Arrowmont School of Arts and Crafts understands and values the immeasurable impact that arts and craft education has on children, and offers extensive youth programming to local and regional students as well as extending its programming to underserved communities throughout Central Appalachia.



On Arrowmont’s campus, a variety of Kids Community Classes are offered each spring, serving a range of ages and skill-levels. Arrowmont’s Holiday Classes and Family Days are an opportunity for families to learn traditional craft techniques through holiday-themed projects.

“… Experiences through the various Arrowmont youth programs has helped foster [my children’s] confidence in their creative thinking, given them a breadth of knowledge outside of what the public schools offer, and has offered them a creative outlet for self-expression. In a world that seems to put an emphasis on having the right answer, their art experiences have helped them understand that there is more than one “right” way to go about completing a task.” –Amy Evans, community member and Professor at Walters State Community College (Sevier County, TN)

Arrowmont’s Community Classes have a long-standing tradition in the Sevier County community. Each spring, local children of a variety of ages learn traditional craft techniques through community classes. Many of these students return to Arrowmont as adults to further their craft education, and enroll their children in community classes when they begin their own families. Area youth are able to receive in depth instruction over five weeks in areas such as painting, ceramics, paper making, sewing, woodworking, metals, and weaving. At the conclusion of children’s classes on the final Saturday, Arrowmont celebrates its students and instructors with a reception, studio walk-through, and slide show of highlights from the year’s program. Students and their parents look forward each year to Miss Patsy’s homemade cinnamon rolls, and admiring the handmade work with which the students have taken immense pride in creating.

Each year in December, Arrowmont offers a full day of art and craft workshops centered around holiday themes to those in the community. Prepared by Arrowmont’s kitchen staff, students enjoy a delicious lunch together in Arrowmont’s dining hall. Students enjoy making wood-turned rolling pins, unique metal ornaments, sewn table runners, decorating cookies, holiday cards, winter watercolors, and ceramic platters. Many families and children in the community make participating in these holiday events at Arrowmont an annual tradition.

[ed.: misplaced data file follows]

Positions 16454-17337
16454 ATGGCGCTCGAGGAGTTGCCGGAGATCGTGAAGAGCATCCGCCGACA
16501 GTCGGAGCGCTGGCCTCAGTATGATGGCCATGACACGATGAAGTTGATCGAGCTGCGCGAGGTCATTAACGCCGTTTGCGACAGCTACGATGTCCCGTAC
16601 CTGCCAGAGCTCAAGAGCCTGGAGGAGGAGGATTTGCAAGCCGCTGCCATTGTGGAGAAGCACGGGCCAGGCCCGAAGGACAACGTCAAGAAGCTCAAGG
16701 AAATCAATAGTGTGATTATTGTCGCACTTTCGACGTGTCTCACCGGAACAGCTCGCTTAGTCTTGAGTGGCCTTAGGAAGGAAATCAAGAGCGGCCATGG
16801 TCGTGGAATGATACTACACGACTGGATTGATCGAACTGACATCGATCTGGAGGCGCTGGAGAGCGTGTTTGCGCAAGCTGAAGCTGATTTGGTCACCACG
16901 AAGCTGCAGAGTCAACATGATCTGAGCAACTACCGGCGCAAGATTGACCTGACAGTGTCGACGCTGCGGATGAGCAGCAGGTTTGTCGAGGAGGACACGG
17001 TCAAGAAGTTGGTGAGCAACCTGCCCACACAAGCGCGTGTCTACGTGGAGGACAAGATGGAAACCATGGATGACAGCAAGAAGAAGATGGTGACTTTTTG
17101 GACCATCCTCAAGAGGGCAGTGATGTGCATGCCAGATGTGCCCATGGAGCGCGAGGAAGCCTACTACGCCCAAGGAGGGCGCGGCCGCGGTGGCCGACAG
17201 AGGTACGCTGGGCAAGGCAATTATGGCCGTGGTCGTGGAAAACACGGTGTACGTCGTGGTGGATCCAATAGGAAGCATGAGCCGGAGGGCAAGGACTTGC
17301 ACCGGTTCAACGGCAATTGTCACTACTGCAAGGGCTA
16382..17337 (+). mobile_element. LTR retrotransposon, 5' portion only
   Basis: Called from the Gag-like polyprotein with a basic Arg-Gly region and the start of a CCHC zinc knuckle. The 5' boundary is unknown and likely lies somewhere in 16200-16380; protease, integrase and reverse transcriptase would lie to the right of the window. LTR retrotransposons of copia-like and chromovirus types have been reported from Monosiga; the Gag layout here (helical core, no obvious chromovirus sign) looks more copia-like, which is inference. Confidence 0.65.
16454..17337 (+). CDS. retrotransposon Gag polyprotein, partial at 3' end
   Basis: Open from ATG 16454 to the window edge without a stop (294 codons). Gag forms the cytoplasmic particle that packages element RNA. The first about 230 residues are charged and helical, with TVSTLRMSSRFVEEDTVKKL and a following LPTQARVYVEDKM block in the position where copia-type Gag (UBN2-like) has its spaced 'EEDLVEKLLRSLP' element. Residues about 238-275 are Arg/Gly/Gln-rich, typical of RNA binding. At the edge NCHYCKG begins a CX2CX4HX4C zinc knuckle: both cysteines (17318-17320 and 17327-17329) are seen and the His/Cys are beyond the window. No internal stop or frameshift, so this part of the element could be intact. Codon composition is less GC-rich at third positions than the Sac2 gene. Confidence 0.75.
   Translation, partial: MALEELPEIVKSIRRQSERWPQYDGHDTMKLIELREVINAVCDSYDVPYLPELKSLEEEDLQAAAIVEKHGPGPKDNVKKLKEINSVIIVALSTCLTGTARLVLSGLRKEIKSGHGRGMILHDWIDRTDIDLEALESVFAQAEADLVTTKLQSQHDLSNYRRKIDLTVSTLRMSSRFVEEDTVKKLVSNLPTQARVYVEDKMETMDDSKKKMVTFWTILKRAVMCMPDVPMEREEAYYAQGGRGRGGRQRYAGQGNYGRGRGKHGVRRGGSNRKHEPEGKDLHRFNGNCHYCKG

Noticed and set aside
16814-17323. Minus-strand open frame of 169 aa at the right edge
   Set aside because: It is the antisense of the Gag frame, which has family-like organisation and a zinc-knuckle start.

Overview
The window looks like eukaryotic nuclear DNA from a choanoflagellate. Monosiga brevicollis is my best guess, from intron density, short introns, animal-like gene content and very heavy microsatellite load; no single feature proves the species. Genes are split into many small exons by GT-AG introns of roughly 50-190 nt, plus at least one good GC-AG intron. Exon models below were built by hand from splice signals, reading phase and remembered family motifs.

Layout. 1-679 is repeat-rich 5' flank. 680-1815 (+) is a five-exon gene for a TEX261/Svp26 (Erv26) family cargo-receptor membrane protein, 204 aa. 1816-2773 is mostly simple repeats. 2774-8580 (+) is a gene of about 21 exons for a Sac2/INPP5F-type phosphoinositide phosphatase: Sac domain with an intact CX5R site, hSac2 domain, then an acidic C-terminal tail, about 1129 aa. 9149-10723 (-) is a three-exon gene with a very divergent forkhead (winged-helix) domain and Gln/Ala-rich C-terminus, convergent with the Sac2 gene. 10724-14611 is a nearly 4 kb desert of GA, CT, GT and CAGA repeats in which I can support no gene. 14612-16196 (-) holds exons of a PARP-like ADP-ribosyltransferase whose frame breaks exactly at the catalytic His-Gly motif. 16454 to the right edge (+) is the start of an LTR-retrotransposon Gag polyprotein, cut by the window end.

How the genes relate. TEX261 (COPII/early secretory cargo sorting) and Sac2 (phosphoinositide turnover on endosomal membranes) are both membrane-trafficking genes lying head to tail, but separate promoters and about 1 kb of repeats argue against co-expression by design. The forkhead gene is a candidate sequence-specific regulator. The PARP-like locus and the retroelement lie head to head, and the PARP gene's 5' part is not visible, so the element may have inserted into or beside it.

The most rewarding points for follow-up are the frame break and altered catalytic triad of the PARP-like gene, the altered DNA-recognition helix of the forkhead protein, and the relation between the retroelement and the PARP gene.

“I whole heartedly believe that Arrowmont’s community programming is an essential part of what we do in trying to educate others in the arts. To see the joy on a student’s face, whether it be an adult or child, when they have that light bulb moment for the first time is worth all of the work to bring classes together. …we are connecting generations through craft, and ensuring that the art we know and love continues on.” – Rebecca Buglio, Arrowmont Staff Member, Program & Studios Manager

Look for The Importance of Arts Education: Arrowmont’s Commitment to Youth Programs – Part 2 next week, when Kelly shares reflections on Arrowmont’s distinguished youth programming, ArtReach and ArtReach on the Road.


Most classes welcome students at all levels however a few require experience or specific skills. Any information regarding required skills will be included in the class description. Those with more experience are welcome to join any class with the understanding that they will participate in class projects and use the materials and equipment provided within the format of the class.

Community Class workshop materials will be provided and that cost is included in the class fee.

Registrations are accepted on a first-come, first-registered basis. Class size is limited – early registration is recommended. Registration is by phone at 865-436-5860, opening on September 28, 2020.

We want our community members to be with us and have the Arrowmont Experience this fall. In order to offer Community Classes this year, Arrowmont is implementing a number of health and safety guidelines to ensure that all students can enjoy their workshop experience. We are trying to keep everyone safe by following recommended safety best practices and all federal and county mandates regarding masks, social distancing, and shared spaces. If you have any questions, please contact us at 865-436-5860.

For full safety guidelines and Community Class descriptions including Family Day workshops and Holiday Classes, visit